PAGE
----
As businesses continue to look for ways to reduce costs, and workers strive for greater efficiency and effectiveness, client-based power will be an area of focus. With processing power doubling every 18 months, and computer memory costs decreasing, it is becoming increasingly more difficult arguing for a distributed application or server to maintain the applications, when they can reside at the client so effectively. This is especially true as remote workers in the enterprise become more commonplace -- employees can carry all their applications and material pertinent to their needs wherever they may work.
Why Client-Based CTI Is Key
The future will see client-based control of all applications, tools, data, and business-related management information. A client should have access to all the applications, e-mails, faxes, voice mail, and files they need, on demand.
The client-based CTI control technologies consist of:
But CTI solutions should also incorporate our traditional telephone habits: If a call via the LAN is being received, the telephone should "ring." And, if a client wishes to place a call via the LAN, they should be able to pick up the receiver and hear the dial tones and DTMFs -- familiar sounds when placing a call. While the dual data and voice infrastructures converge, CTI solutions should also include the ability to automatically select the vehicle of best quality, lowest cost, or currently available access to place or receive a call.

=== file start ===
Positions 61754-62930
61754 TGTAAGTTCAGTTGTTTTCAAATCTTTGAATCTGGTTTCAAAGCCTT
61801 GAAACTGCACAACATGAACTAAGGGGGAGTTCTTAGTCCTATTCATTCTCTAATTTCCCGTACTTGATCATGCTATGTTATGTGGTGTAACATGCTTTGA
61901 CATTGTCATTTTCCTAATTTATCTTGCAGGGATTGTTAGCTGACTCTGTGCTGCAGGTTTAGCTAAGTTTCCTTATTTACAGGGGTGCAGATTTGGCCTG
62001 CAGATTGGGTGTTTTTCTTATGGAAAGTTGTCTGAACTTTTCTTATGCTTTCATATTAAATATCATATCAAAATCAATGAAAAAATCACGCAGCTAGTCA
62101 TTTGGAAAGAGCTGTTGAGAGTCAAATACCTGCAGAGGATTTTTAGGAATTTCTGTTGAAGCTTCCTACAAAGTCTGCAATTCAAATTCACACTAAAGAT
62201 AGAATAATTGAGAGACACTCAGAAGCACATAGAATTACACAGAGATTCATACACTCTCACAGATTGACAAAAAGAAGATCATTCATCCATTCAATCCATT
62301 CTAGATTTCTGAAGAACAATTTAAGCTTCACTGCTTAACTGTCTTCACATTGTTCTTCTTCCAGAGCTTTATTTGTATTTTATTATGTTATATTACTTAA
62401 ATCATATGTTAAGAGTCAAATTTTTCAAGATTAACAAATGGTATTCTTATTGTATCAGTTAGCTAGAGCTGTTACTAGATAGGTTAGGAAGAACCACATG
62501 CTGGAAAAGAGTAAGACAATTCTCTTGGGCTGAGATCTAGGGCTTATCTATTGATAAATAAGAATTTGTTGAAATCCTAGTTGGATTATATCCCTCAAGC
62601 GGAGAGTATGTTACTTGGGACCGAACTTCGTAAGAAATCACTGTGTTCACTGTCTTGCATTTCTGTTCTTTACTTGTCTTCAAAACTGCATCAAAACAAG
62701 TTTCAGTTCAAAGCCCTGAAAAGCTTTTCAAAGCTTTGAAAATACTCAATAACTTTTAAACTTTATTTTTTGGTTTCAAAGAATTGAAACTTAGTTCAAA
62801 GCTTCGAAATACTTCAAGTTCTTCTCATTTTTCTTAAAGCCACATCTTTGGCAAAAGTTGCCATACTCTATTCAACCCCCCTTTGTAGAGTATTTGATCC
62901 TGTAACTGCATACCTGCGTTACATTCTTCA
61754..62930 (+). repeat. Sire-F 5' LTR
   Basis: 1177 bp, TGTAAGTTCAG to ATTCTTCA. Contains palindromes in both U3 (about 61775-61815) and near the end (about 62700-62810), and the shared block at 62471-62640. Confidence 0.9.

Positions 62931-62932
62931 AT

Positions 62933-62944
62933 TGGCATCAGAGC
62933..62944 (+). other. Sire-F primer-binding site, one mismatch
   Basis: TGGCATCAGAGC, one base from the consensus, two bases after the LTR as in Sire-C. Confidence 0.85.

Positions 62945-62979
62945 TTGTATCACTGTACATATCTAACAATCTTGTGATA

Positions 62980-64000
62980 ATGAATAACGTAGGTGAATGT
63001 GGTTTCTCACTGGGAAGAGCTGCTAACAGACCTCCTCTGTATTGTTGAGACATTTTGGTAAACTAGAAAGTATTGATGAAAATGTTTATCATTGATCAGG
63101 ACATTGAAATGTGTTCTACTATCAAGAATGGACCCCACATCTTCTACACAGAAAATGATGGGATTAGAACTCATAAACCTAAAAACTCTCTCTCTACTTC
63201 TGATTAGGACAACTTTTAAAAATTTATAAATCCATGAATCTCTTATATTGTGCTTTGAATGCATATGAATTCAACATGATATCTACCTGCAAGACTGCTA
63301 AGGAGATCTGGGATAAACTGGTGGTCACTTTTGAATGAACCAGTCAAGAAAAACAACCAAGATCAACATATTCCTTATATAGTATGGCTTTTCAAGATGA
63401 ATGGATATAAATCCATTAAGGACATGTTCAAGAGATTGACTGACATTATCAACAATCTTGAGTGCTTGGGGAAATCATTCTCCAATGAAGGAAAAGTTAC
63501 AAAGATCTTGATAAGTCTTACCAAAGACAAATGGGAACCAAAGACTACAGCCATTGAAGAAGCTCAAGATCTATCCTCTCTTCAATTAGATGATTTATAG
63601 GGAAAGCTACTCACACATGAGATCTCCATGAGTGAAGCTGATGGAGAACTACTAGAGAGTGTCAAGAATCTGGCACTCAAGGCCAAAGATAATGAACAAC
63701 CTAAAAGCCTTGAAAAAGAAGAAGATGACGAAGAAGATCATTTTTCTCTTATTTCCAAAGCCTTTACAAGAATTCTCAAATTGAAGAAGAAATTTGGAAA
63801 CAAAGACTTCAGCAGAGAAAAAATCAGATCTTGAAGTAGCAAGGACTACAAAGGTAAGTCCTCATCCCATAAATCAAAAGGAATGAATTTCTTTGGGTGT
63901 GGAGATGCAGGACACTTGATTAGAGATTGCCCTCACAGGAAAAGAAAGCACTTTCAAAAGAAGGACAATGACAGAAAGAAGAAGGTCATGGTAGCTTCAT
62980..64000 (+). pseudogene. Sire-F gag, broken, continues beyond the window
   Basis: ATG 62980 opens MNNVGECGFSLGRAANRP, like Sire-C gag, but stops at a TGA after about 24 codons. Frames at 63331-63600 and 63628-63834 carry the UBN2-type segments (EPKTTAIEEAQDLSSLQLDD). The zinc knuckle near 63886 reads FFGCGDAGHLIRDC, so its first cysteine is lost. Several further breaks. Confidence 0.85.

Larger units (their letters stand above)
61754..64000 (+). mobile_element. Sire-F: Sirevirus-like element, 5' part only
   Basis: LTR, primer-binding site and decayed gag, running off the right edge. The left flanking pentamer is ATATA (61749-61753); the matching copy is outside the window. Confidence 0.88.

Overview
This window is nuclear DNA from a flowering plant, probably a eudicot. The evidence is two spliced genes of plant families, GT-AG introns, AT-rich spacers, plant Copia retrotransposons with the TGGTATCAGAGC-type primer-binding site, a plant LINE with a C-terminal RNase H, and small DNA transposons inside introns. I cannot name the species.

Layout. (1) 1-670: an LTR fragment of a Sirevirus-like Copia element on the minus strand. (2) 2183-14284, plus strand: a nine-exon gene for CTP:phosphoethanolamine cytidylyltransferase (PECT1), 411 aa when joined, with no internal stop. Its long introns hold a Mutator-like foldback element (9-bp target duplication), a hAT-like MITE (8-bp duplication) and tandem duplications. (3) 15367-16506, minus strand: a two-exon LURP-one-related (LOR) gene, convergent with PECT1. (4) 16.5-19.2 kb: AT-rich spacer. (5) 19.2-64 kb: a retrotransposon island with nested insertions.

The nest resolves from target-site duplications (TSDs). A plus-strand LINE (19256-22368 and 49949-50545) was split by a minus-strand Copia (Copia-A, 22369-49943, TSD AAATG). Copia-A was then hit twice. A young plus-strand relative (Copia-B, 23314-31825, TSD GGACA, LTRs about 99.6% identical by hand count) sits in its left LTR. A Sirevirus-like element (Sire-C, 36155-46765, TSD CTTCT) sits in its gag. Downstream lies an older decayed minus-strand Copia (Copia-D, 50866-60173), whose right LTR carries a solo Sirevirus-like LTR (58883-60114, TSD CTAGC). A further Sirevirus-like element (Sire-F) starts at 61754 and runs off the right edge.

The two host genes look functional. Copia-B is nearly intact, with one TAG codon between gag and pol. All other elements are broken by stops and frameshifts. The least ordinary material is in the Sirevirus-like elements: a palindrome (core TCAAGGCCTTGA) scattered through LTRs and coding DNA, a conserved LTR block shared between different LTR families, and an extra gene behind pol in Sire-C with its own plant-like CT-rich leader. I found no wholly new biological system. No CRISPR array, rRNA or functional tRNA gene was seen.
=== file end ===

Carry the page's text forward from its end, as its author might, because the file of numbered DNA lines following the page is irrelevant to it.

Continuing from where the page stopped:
- The specific link (hardware device) from the analog telephone to the computer enabling true client-based CTI.
- Software applications to perform telephony functions.
- The ability to select between a PSTN, intranet, or Internet call.
- The CTI part of client-based control requires an integration between the telephone and the computer. This CTI technology could be a small external device, a PCMCIA card, or an imbedded ASIC. The CTI solution should give users the ability to place or receive a call via the local PTT, PSTN, data network, intranet, or Internet using a regular analog telephone.
Client-based CTI technologies as described here exist today, they are just not available as a wholly-integrated product. Integration is needed within the next six months to bring these technologies into the mainstream corporate market. The need for an affordable solution is there, and will remain until integration is performed and a "whole product" is brought to the marketplace. The future of client-based CTI is on the horizon, with the "missing links" between today's CTI components being assembled.
Tom Curran is ShelCad Engineering Ltd.'s vice president marketing and sales. He can be reached by e-mail at email@example.com. ShelCad designs, develops, and markets product lines that offer powerful low-cost and low-density solutions, and that combine the ease of plug and play technologies with the power of computer telephony integration. ShelCad's products enable Internet telephony software to operate using a regular analog phone to place and receive calls. For more information, visit the company's Web site at www.shelcad.com.